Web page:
“Those designs are turned over to us. On this project that was mainly 2D paintings and drawings of the Jaegers and Kaijus, and also some really terrific sculpts, some maquettes, that Guillermo had done at Spectral Motion. So that was really helpful to have those models to look at. As good as the artwork is, there’s still so many problems to be solved in three dimensions with the designs of these creatures that having a sculpture is just miles better.”

“Even then there were still lots of problems to solve; lots of fine detail texture and design problems to solve, but even large scale proportional stuff, because what may look goo d in a sculpture, once you start moving it, and shooting it from different angles, may start to have problems. The legs may be too short, or the arms too long. You just discover things. And so going through that whole process with our modellers and our texture painters, building these robots and Kaijus, we discover all sorts of things.”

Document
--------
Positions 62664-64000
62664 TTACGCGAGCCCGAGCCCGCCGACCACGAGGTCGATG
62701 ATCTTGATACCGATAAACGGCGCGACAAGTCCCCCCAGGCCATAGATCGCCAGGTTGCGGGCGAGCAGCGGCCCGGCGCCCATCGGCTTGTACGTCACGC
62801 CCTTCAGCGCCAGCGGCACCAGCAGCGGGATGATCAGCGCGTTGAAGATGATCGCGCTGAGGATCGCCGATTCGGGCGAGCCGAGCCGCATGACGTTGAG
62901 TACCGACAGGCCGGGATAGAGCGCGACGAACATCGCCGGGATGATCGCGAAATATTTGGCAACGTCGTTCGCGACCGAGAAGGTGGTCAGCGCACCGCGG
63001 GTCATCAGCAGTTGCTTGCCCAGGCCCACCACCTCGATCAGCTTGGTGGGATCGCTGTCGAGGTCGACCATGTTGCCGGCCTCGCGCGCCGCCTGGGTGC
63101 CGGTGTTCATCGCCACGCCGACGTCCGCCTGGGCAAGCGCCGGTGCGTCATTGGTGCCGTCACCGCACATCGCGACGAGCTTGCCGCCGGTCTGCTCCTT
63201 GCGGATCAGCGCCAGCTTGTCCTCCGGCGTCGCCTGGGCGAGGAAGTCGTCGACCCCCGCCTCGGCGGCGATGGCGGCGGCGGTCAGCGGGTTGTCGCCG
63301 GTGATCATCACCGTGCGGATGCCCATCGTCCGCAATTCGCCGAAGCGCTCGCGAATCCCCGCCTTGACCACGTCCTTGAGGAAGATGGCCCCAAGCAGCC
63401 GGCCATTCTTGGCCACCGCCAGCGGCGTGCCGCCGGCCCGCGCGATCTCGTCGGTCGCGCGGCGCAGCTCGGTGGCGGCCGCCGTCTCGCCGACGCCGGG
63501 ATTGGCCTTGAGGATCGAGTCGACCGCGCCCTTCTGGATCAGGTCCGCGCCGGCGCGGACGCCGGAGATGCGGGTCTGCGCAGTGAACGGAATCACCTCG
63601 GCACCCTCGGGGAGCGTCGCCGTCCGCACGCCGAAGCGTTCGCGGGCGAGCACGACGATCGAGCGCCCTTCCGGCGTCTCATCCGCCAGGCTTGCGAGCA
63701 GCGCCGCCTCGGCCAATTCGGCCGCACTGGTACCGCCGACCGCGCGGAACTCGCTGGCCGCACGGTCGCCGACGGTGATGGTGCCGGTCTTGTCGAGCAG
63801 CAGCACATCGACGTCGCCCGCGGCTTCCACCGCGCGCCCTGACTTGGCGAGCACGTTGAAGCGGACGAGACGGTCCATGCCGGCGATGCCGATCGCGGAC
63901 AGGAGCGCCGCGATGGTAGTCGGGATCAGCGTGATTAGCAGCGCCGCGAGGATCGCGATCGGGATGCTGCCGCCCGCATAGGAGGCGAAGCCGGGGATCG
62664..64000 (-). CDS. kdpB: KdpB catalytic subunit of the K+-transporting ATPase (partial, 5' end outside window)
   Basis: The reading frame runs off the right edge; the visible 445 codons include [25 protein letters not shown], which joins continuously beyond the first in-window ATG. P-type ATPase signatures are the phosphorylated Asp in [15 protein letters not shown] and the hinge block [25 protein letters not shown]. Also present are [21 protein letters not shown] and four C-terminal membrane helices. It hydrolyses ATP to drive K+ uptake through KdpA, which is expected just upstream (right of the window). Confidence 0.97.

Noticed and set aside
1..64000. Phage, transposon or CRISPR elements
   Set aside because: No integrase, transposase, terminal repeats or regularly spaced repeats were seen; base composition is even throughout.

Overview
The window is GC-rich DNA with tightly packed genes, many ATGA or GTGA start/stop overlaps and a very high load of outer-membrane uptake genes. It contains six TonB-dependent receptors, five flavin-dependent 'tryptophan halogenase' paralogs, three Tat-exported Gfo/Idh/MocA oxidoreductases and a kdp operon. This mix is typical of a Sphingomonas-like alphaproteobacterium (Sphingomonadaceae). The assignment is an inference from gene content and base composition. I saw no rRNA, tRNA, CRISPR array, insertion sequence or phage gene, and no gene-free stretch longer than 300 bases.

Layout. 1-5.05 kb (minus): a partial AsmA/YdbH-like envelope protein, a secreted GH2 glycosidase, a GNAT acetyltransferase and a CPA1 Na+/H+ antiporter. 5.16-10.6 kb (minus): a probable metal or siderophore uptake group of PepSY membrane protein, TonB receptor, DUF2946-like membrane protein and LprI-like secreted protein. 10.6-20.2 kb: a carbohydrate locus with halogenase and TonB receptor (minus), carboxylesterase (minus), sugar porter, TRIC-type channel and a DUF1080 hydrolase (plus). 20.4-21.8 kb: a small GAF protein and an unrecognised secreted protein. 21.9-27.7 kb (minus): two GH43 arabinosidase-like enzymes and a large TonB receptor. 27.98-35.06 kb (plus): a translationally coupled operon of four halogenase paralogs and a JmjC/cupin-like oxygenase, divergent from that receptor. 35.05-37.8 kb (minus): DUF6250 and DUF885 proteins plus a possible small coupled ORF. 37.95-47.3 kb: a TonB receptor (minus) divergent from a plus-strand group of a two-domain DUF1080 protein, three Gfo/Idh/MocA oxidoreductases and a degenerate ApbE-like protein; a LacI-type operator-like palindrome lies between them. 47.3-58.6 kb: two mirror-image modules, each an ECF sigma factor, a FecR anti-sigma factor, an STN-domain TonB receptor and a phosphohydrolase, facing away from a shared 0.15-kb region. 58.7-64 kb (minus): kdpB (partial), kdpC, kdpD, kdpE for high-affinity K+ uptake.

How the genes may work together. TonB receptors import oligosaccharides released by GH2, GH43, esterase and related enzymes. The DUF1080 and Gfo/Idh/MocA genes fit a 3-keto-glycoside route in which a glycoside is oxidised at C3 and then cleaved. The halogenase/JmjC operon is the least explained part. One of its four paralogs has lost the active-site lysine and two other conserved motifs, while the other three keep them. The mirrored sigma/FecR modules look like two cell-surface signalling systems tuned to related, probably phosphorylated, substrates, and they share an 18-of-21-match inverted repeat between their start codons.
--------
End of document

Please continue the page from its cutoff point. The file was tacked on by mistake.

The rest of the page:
Giving a sense of scale

“Take for instance a Jurassic Park [film]. For those movies you go to the zoo, you look at elephants and rhinos, ostriches, and those things are all valuable in different ways for different kinds of dinosaurs, to help us have some kind of an idea how they might have moved. But for creatures and robots that are 250 feet tall, there’s just nothing out there that’s going to help you with that. And so it’s down to the animators using their imaginations, acting things out, trying to figure out what’s going to convey the enormity of these creatures. The first thing you do, of course, is slow them way down to make them seem huge, but you can’t have all the action scenes transpiring in what appears to be slow motion, because it just won’t be exciting. So that was one of the big challenges on the project.

Tying that to the movements of the ‘pilot’